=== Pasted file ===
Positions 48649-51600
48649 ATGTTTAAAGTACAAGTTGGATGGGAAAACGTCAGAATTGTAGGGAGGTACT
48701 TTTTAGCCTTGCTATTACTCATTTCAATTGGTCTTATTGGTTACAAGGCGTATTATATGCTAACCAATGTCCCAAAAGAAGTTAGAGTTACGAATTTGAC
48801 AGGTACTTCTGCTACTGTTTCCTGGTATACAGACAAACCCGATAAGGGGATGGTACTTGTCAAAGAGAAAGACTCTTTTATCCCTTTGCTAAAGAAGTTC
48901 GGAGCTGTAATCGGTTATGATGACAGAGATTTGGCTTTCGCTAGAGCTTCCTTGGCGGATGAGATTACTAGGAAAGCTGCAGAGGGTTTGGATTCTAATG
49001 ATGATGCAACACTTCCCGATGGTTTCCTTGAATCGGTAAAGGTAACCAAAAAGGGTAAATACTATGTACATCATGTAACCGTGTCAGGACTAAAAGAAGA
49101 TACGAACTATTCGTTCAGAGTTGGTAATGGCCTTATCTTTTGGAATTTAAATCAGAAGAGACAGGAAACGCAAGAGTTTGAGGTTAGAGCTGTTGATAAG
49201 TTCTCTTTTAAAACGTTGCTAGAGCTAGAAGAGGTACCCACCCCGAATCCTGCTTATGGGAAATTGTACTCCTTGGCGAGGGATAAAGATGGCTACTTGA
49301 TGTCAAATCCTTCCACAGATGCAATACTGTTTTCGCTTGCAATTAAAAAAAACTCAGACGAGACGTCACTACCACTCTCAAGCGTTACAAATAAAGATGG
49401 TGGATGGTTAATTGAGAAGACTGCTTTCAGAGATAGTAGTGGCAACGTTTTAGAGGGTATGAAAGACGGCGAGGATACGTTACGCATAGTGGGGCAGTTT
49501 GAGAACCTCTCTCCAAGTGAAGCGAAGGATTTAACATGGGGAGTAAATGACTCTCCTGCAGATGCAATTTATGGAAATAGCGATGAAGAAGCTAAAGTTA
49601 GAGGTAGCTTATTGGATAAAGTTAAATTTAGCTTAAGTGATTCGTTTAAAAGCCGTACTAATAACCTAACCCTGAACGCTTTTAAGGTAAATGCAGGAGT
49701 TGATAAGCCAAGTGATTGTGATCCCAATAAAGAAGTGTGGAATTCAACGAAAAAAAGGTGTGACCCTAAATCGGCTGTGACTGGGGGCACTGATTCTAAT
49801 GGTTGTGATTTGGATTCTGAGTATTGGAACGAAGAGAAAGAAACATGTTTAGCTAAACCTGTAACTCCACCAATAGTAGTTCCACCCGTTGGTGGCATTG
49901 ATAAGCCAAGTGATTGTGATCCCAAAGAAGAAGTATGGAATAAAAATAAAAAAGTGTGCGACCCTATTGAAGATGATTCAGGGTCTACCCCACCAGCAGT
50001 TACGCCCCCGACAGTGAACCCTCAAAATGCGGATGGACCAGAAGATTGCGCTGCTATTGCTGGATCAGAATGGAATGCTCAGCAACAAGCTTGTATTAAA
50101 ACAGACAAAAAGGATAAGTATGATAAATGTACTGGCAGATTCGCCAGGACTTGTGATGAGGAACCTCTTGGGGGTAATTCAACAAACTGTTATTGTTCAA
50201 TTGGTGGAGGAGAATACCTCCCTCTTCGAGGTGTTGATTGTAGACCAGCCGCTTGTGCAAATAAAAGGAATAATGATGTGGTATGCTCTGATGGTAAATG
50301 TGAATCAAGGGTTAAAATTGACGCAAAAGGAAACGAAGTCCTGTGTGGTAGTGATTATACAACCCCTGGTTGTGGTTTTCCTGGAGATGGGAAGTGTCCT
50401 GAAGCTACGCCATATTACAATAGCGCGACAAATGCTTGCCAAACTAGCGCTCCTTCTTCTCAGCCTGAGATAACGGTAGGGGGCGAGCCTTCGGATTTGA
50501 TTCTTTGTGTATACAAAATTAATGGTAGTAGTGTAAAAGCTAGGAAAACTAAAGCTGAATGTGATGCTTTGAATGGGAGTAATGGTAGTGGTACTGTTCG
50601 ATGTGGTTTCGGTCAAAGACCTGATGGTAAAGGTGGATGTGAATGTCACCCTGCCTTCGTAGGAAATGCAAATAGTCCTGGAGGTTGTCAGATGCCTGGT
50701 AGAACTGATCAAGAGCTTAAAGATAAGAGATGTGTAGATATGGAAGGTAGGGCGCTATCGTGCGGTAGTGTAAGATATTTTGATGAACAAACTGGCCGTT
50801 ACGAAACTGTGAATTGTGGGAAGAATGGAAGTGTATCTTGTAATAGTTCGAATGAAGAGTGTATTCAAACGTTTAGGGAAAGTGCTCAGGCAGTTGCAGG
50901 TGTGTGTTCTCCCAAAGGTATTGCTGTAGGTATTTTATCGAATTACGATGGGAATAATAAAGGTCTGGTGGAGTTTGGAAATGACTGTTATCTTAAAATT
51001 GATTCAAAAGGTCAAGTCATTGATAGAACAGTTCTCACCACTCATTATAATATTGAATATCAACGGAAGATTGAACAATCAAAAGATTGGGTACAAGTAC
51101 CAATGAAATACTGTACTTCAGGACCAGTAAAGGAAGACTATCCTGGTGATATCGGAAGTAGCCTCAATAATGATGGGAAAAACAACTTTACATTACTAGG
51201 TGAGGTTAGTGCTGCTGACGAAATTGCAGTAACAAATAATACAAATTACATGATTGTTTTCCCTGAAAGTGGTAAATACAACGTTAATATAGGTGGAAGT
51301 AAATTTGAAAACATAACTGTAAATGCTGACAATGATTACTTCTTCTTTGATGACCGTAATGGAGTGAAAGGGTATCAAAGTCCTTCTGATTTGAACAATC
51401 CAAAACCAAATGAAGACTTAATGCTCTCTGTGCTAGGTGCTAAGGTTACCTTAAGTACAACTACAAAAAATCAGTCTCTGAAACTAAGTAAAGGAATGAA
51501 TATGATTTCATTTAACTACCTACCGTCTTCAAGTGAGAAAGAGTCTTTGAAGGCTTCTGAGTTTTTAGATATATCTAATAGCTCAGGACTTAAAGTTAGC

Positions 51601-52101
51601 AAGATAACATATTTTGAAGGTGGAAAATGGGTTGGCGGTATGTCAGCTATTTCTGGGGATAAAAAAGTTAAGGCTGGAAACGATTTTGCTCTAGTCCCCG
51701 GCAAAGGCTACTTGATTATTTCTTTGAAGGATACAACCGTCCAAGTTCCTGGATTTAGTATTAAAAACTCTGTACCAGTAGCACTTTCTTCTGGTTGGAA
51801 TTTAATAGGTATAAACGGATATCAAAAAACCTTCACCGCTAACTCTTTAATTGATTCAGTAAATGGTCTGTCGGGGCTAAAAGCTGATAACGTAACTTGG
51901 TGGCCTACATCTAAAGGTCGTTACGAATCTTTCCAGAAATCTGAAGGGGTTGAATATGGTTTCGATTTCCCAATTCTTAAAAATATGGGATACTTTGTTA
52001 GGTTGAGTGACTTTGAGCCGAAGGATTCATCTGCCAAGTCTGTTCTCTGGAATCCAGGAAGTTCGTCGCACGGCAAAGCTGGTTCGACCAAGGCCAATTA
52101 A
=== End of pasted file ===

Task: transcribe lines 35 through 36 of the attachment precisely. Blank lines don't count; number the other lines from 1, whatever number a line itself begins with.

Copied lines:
51801 TTTAATAGGTATAAACGGATATCAAAAAACCTTCACCGCTAACTCTTTAATTGATTCAGTAAATGGTCTGTCGGGGCTAAAAGCTGATAACGTAACTTGG
51901 TGGCCTACATCTAAAGGTCGTTACGAATCTTTCCAGAAATCTGAAGGGGTTGAATATGGTTTCGATTTCCCAATTCTTAAAAATATGGGATACTTTGTTA